Gods of the Rigveda



The religious practices of the Vedic era form the precursors to many of the beliefs and practices of modern-day Hinduism. In the Vedas, we can see the roots of modern Hinduism, yet many deities and practices have changed significantly over the centuries. Indeed, the main trinity of Hinduism today, Brahma, Vishnu, and Shiva, do not appear in the Rigveda in the same way or with the same importance that they are ascribed nowadays.

In the early Vedic period, there were two major groups of deities: the devas and the asuras. The devas were celestial beings or gods, worshipped and praised for their excellence. The asuras were another class of celestial beings defined by their opposition to the devas. Over time, the power and importance of the devas surpassed that of the asuras, and the asuras began to be understood as demons.

The devas were not viewed as all-powerful, and humans’ relationship with them was transactional. Through sacrifices and offerings, humans secured the aid of the gods in maintaining peace, order, and health.

The Rigveda enumerates 33 devas, some representing forces of nature and other representing moral values. Some of these are gods still known and worshipped today, some have been changed but are still part of the Hindu pantheon, while others are no longer commonly worshipped. The most important deities of the Rigveda were in fact Indra, Agni, and Soma. Varuna is a fourth god who, though not discussed as extensively as the former three, played an important role in the early days of Vedic mythology.


Indra was one of the most important gods in the religion of the Vedic era. He is the king of the gods, as well as the god of storms and war. Indra is particularly celebrated in the Rig Veda, in which there are more than 250 hymns devoted specifically to him, more than any other deity. He is sometimes paralleled to Zeus in Greek mythology, Odin in Norse mythology, or Wotan in German mythology.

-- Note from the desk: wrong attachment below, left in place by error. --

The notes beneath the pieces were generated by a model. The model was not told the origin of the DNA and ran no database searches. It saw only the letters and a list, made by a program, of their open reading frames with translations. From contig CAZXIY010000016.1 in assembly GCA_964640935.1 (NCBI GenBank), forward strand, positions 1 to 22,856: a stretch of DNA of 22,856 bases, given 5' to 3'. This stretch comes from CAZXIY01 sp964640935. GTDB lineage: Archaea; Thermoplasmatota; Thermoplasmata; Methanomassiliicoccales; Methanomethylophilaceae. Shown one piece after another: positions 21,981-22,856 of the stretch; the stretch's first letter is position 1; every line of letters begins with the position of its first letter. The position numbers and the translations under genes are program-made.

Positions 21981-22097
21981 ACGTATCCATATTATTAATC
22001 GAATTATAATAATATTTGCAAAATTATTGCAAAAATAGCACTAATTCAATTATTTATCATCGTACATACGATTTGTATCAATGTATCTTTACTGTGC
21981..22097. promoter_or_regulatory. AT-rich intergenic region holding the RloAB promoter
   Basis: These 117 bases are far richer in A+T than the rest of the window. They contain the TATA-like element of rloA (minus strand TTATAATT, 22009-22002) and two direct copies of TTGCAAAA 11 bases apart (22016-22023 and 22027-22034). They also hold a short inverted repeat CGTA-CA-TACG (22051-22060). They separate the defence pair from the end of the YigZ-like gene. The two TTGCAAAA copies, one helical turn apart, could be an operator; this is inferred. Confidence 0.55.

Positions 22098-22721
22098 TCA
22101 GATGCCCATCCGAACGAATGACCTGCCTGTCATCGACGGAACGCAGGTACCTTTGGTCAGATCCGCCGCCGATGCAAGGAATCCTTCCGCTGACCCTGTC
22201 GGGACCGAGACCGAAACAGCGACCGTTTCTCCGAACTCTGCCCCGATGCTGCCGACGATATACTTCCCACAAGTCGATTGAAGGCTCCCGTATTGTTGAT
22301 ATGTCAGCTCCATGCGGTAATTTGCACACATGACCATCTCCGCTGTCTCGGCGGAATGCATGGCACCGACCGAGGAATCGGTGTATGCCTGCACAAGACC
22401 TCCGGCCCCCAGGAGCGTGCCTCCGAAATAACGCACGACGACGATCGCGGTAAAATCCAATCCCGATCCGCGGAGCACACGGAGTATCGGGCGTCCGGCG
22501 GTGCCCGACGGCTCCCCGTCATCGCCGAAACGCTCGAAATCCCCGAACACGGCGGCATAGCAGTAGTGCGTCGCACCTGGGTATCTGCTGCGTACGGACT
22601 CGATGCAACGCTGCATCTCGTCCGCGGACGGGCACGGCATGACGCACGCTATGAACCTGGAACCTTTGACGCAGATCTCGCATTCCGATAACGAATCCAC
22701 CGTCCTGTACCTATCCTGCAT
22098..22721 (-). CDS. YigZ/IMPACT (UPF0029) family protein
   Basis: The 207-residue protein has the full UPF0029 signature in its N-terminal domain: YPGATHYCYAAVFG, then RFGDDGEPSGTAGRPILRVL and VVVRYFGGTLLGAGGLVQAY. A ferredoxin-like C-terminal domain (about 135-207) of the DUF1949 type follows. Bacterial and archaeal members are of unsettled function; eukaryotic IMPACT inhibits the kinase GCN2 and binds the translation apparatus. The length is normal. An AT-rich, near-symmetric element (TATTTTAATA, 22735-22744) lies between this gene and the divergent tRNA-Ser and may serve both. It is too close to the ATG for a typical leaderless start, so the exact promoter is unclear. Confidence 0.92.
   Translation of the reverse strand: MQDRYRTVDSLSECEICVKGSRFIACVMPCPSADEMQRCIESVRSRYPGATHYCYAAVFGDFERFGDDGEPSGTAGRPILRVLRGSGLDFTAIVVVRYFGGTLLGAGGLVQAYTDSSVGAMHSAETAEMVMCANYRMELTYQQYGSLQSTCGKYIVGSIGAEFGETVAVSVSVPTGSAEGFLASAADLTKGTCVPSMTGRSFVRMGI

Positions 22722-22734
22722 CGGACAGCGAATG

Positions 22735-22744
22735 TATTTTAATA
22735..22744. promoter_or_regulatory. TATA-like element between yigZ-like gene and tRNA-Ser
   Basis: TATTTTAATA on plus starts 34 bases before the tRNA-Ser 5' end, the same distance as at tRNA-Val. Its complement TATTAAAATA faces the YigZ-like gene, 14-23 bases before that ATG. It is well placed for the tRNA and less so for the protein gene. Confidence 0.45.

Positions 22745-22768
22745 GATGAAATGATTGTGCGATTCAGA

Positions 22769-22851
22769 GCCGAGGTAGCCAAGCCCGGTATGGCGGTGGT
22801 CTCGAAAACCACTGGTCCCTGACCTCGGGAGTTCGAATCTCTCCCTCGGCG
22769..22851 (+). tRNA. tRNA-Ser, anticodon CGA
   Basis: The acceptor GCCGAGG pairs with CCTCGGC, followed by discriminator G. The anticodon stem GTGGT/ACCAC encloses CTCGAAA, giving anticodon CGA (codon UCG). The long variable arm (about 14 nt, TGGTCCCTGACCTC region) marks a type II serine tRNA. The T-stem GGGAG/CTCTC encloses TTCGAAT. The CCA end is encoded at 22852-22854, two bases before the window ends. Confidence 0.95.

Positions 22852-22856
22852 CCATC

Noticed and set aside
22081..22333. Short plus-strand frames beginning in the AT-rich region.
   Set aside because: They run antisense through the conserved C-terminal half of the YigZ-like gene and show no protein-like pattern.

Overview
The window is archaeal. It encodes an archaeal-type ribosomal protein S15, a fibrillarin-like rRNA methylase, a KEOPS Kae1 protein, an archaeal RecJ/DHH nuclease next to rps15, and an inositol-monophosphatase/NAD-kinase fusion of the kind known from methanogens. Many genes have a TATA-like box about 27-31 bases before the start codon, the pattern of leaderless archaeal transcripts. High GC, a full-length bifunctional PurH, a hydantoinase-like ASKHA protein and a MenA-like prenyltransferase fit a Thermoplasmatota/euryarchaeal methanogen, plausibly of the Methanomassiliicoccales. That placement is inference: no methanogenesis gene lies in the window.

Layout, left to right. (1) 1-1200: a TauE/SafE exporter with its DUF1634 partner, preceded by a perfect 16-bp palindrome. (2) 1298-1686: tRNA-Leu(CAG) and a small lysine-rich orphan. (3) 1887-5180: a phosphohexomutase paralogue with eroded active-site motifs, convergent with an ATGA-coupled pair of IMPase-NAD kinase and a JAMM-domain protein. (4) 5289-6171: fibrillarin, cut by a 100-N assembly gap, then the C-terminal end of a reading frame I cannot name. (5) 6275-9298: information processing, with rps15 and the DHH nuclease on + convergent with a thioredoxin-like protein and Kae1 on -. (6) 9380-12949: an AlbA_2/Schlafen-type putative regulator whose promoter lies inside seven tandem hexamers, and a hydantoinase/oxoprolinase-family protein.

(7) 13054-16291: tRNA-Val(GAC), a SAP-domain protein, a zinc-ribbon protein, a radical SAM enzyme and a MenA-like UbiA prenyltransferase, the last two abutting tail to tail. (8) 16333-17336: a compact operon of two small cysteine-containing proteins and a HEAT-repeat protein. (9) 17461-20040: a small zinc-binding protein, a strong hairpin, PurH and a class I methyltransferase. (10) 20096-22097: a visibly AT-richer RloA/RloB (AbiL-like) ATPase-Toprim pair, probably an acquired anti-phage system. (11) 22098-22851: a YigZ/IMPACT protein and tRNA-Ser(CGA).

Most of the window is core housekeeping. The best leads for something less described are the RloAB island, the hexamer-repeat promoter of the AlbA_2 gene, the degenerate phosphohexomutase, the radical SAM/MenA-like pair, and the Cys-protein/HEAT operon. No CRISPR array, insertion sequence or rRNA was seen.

There are many stories devoted in Indra, and throughout the texts he plays a variety of roles. He rules over other deities as the benevolent king of the gods, bringing peace and prosperity. As the king of rain and sthunder, he brings rain to end droughts, yet he is also a great warrior who conquers the asuras.

He is often depicted riding a white elephant, Airavata. There are also many references to Indra and Soma, the elixir of the gods to which he is very partial. There are multiple tales in which he overindulges in Soma and must be restored to his senses from its aftereffects by the goddess Sarasvati or the Ashvins.


Agni’s importance in Vedic religion is second only to Indra’s, though Agni’s function in worship surpassed Indra’s. Agni is the god of fire, and was thus was of central importance in yagnas (fire ceremonies), especially sacrificial ceremonies. He is understood to be a messenger between humans and the gods, bringing the prayers and offerings of ceremonial rites to the gods and the boons and blessings of the gods back to humanity. In this way, he functions as an intermediary force, transforming the offerings of the human terrestrial world to the subtle celestial realm of the gods.

Agni is the protector, especially of the home. He is omnipresent, and thus knows the thoughts of all people and is a witness to all important events. He is said to be able to discern between truth and lies, and this led to practices where people would be made to confess things in the presence of fire as a test of truth, “trial by fire.”